Wednesday, October 23, 2013

Grandma Mary's siblings: Leo's Legend

About fourteen months after Alice, another baby boy was born to Eli and Rachel in December 1891, but he was apparently either stillborn or died shortly, for he was not named, and other than birth,[1] no other record of him exists, that I’ve found, anyway. The 1910 census records that Rachel had 9 children of whom 8 are living.

Then along came Leo. On Oct. 8, 1893, almost three years younger than Alice, he was the seventh child of Eli and Rachel Waggoner. In family records, his name is Leo Cleveland, but that middle name does not appear in any other records, thus far in my research. The middle initial C does, however.

Leo C. Waggoner

Being one of the three youngest children in the family, Leo was about 15 years old when the family left Rich Valley, Smyth County Virginia and moved to Mexico, Missouri. Leo is with the family in 1910.[2] Eventually, his two older brothers, Emery and Gordon, must have influenced his decision to go elsewhere, however. When he registered for the World War I draft, he was farming in Lyon County, Minnesota, where his brother Emery lived. The card says he had brown hair, brown eyes, medium height, and stout build. Interestingly, he gave his birth date as born Oct. 11, 1894, instead of the date on the birth record, Oct. 8, 1893.

Leo C. Waggoner's World War I registration card.

Leo has eluded me in the 1920 census, but I found evidence that corroborates a story my dad told me that Leo lived in California. He seems to have been a hell raiser, at least in his early days. I remember my dad telling us that Leo got in a fight with someone in California and bit off his finger. Or was it nose. I couldn’t remember for sure. Dad laughed as if it were a joke to shock us kids. Years later, I wondered about the truth of it. Surely not, I hoped! A few weeks ago, I decided to search  California newspapers on GenealogyBank, thinking it would be a long shot and nothing would turn up. I was wrong. I found the story in the just a few minutes:

Associated Press
                        FRESNO. Aug. 28 [1925].—Charged with biting off the thumb of Thomas Spano, a ranch superintendent near Clovis, Leo Waggoner, packing plant worker, is being sought by officers on a charge of mayhem.”[3]

Never would I doubt Dad’s stories again.
Just five years later, Leo was living in Lakeshore, Kootenai County, Idaho, where Gordon had lived and had been buried a few years earlier. He shared a place on Yellowstone Trail with two other men: Levi G. Childers, widowed, age 56, and Guy A. House, single, age 31. They were all unemployed.[4] The depression must have hit them hard.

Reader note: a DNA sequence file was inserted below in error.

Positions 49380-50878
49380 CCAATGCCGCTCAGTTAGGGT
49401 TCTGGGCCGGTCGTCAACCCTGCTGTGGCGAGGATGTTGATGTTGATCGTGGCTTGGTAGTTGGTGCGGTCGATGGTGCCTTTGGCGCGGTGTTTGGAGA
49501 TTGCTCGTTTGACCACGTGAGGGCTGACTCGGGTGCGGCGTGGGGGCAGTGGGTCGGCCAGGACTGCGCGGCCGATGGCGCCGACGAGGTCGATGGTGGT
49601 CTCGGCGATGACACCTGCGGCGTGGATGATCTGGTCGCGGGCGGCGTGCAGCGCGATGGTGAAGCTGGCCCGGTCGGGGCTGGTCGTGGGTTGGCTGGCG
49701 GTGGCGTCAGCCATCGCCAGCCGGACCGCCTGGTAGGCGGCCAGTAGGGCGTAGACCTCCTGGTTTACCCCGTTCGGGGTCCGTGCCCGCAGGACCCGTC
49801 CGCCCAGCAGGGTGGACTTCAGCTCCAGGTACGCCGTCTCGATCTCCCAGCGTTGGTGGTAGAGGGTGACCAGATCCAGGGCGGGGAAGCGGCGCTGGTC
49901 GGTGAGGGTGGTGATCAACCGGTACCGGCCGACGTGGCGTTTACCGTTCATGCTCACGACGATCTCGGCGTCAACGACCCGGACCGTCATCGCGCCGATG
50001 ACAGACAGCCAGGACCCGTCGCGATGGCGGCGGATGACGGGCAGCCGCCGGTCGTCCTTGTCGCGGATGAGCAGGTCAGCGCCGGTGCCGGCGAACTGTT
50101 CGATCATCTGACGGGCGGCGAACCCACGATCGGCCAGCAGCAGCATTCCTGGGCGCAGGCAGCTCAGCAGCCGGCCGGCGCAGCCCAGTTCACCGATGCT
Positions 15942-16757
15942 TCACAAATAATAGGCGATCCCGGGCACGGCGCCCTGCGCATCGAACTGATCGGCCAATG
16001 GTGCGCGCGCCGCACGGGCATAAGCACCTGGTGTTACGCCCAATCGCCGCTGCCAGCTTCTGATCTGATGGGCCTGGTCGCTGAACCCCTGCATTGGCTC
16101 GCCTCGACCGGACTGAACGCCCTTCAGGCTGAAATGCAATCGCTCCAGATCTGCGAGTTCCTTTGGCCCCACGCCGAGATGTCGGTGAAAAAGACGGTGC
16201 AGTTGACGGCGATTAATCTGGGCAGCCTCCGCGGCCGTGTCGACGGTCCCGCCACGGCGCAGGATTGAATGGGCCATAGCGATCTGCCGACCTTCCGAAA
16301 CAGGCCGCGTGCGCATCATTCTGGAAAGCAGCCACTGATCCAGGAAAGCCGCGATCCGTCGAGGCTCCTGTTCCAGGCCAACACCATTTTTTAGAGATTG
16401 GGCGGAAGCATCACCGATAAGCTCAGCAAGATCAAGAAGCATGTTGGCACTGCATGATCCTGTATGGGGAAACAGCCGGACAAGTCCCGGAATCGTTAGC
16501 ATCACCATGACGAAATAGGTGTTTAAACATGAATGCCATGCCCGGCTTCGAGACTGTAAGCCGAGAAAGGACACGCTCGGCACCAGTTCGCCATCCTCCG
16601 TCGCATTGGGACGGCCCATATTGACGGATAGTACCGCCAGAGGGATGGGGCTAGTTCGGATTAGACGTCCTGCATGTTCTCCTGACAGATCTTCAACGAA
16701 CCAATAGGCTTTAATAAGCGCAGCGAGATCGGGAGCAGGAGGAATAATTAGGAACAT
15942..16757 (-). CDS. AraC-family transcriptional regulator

Leo never married, but he had at least one female friend whom he admired enough to have this picture taken with her. They both look dressed to the nine--for cold weather.
On the back of this photo is written, "Leo Wagner and his girlfriend."
 By 1936, evidence shows that Leo was back in California where the city directory of Stockton, shows the name Leo C. Wagner, gardener, living at 838 E. Channel.[5] The picture below shows Leo (on right) and friend in California.
Leo Waggoner and friend in California
 I have not been able to find Leo in the 1940 census, so from 1936 until he died at age 73, his life is a mystery. He passed away in Sanger, Fresno County, California on 6 January 1967, and he is buried in the Sanger Cemetery. Someone on Find A Grave created a memorial for him and added a photo of his tombstone. The beautiful outdoor scene on his grave marker seems to me to reflect a deep feeling he must have held for the mountains. 
Leo C. Waggoner is buried in Sanger Cemetery, Sanger, California. Photo used by permission from a. dot of Ca., findagrave contributor.
(c) 2013 Z. T. Noble

[1] Bland County, Virginia Births: 1861-96, p. 287, No Name Waggoner, Dec 1891; database ( : accessed 23 July 2013), extracted from Fridley, Beth, comp.. Bland County, Virginia Births: 1861-96 [database on-line]. Provo, UT, USA: The Generations Network, Inc., 2000; original records, Richmond, Virginia, USA: Library of Virginia, 1861.
[2] 1910 U. S. census, Salt River, Audrain County, Missouri, population schedule, enumeration district [ED] 11, p. 7-B, dwelling 140, family 140, Leo Creelman [Waggoner]; digital image ( : accessed 5 October 2013); NARA microfilm publication T624, roll 767. Note: Due to a transcription error, all of Eli and Rachel’s children’s names are indexed in this census as Creelman. This is not only a misreading of Mary’s last name, Troutman, but also a misinterpretation (or misuse) of ditto marks for the last names of all the children listed under Mary’s name.
[3] “Bites Thumb Off,” Evening Tribune (San Diego, California), 28 August 1925, p. 5; digital image Genealogy Bank ( : accessed 12 August 2013).
[4] 1930 U. S. census, Lakeshore, Kootenai County, Idaho, population schedule, enumeration district [ED] 8, p. 3-A, dwelling 50, family 50, Loco [Leo] C Wagner; digital image ( : accessed 15 October 2013); NARA microfilm publication T625, roll 903.
[5] Stockton [California] City Directory (1936), Spokane, Washington: R. L. Polk and Company, 1936, U. S. City Directories, 1821-1989; digital image (, accessed 27 August 2013), "Wagner, Leo C."

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